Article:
The government is comparing mutants to weapons, trying to get them all to register, but the real villain of the movie is MAGNETO.
There is now a US general who used armed soldiers to seize a school building full of children and who has captured the X-Men's leader and is using his brain to wipe out the entire mutant race. The real villain is still MAGNETO.
There's been a "cure" discovered that deprives mutants of their mutation and has been weaponized. Also, Jean Grey, one of the X-Men's own, has come back from the dead as a terrible being of unfathomable power. Somehow, the real villain of the movie manages to be MAGNETO.
Sebastian Shaw has been torturing, abusing, and manipulating mutants for decades, and he and the Hellfire Club plan to start WWIII. The villain of the movie is MAGNETO.
The US government is sanctioning a program that will lead to a dark timeline in which mutants are hunted by robots and rounded up in concentration camps. The villain of this movie is not Bolivar Trask, who is building the Sentinels, or Mystique, whose actions inadvertently cause the timeline to come to pass, but MAGNETO.
Apocalypse is a big scary dude from ancient times who wants to see the whole world burn. But don't worry! Guess who's still a villain? MAGNETO.
I was talking to @shadyraisincookie and I thought this would be fun to do. I know @midnightnico is also familiar with the games, and much more familiar with the Japanese than I am so if you wanna chime in too feel free, since I only have knowledge of the songs and the only game I’ve played in the actual Japanese has been Vandead Carnival. Like in my other posts, reblogs are fine, but if you have something to add or say, then just send me an ask or message and don’t add to this post. Thanks :)
So I was listening to Gin no Bara recently and I realized I’d only ever heard Reiji’s and Kanato’s. So I went to give Laito’s a listen, and I almost flipped my shit because instead of ‘anata’ he used ‘omae’ and I thought I was crazy cuz I thought I’d heard Kanato’s and Reiji’s wrong all this time. But no! Kanato and Reiji are the only ones to refer to the heroine as ‘anata’ in their Gin no Bara versions. Everyone else uses ‘omae.’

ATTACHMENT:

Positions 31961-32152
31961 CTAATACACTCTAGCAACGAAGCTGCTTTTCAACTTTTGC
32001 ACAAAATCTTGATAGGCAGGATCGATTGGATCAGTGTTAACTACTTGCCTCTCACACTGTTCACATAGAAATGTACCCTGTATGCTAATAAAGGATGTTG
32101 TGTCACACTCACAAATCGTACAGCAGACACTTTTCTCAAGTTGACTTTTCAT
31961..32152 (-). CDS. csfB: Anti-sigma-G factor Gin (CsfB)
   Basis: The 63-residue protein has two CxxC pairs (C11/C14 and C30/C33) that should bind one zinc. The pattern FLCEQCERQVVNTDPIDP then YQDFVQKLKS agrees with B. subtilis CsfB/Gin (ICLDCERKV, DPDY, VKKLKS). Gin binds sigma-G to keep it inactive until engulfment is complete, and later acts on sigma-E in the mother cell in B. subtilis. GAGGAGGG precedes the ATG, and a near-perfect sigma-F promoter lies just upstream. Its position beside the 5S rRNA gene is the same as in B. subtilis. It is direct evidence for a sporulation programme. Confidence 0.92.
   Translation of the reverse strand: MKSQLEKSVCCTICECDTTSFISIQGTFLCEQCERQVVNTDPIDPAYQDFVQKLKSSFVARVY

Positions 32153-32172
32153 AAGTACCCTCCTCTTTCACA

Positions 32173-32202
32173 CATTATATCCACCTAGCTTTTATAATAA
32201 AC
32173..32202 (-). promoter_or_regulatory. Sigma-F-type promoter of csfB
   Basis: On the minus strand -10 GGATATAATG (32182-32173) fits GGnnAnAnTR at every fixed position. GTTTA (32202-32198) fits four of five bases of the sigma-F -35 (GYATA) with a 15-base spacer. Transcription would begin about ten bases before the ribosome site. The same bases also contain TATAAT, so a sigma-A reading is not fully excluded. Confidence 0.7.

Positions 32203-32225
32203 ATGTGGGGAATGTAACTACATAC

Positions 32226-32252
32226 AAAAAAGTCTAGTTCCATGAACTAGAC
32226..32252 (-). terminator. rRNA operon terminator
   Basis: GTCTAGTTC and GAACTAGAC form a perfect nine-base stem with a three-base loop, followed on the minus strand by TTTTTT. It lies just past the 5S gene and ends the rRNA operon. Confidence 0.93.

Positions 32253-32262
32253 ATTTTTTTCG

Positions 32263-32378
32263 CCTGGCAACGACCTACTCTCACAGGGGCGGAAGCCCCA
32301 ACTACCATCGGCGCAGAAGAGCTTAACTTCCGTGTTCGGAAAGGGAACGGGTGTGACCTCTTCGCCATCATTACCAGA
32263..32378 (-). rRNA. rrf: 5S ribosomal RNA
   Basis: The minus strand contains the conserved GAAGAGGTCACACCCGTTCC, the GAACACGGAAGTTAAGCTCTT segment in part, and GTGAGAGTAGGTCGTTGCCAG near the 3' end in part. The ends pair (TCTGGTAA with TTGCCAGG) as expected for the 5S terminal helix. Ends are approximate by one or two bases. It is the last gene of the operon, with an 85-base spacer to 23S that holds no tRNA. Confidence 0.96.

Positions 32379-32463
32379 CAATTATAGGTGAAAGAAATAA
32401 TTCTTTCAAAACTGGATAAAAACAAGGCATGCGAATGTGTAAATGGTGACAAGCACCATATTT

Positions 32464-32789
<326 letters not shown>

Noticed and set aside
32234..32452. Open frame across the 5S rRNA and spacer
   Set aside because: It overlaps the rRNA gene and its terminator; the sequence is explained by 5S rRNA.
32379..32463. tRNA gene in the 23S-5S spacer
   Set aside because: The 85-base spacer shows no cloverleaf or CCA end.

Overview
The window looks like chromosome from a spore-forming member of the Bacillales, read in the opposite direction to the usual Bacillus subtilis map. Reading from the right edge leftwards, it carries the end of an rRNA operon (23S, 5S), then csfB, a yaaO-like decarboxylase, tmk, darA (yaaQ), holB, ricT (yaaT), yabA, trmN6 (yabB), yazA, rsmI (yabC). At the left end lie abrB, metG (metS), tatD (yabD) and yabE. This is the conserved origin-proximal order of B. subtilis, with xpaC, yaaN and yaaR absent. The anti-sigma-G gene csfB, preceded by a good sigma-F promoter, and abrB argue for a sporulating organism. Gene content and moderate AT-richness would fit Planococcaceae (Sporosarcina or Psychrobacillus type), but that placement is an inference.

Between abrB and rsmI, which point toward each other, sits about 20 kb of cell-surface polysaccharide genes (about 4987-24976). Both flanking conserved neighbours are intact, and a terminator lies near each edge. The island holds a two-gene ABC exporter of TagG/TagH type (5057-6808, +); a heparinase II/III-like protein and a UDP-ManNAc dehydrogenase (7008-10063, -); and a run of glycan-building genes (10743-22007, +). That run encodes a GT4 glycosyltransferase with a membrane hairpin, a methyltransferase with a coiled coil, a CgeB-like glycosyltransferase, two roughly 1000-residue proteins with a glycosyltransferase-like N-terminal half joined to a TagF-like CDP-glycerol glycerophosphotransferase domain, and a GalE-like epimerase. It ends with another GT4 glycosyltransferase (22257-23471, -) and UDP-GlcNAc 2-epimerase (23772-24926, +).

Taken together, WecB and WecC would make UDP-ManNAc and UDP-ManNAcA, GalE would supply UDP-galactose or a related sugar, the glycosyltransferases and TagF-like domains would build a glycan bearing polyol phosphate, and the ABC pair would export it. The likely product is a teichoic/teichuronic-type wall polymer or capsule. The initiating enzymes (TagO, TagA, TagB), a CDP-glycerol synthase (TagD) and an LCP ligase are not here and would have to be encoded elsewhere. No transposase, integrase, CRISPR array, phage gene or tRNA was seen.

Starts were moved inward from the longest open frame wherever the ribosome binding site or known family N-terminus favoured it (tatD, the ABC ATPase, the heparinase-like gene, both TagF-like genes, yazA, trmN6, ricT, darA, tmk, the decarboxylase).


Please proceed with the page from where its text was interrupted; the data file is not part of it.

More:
And then I thought, oh this is interesting.
Especially when we consider the connotations these words hold in the actual Japanese. Because in translations everything always just becomes ‘you’ and loses the attached meanings. So I was like this begs to be talked about.
Anata, Kimi, and Omae
They’re basically listed in descending order according to…familiarity? I guess is what you could call it? That’s the best way I can describe it at least.
While anata can be a more formal kind of thing, which is why I think people assume it’s the go-to word for Kanato and Reiji, it’s more so associated with couples. Not quite ‘dear’ but I guess you can think of it like that. I don’t necessarily think Reiji or Kanato see her in this way, but I do think the way they see the heroine from the very beginning is different from the way the other brothers do. While the heroine will of course always be food, I feel that to Reiji and Kanato she also immediately becomes their ‘responsibility’ in a sense. She becomes their property in a way that is not quite like the other boys. Where I think the other boys feel she owes them everything, I find that to Kanato and Reiji, they also feel as though they need to provide her something as well. They look after her, even if its in their own fucked up way, even if its in a condescending way, but more than food she becomes something of theirs that they then have to take care of. Kanato also often refers to her using her own name, adding the -san honorific, which I think speaks volumes, considering he is acknowledging her for who she really is while simultaneously being respectful.
Ok so now we have ‘kimi.’ Which is like just sort of the default. I feel like most of the boys use it at one point or another. It’s the most natural way to call someone, so I won’t really say much about it, other than they’re comfortable enough to use ‘kimi’ with the heroine instead of like addressing her by name.
Which leaves ‘omae.’ This one puts the other person at a sort of arm’s length away in terms of familiarity I suppose. It can also come off as very rude if used the wrong way, and I feel like most of the time the boys probably are using it in that context. The one who stands out the most is Subaru just because he’s the one I’ve heard use it the most. So he clearly draws the line between the heroine, and himself. Like I said before, it’s what 4/6 boys use in the Gin no Bara, but that may or may not have more to do with the fact that it fits in the three syllables, and anata might be the wrong vibe (or even out of character) for anyone who isn’t Kanato or Reiji.
Anta and Kisama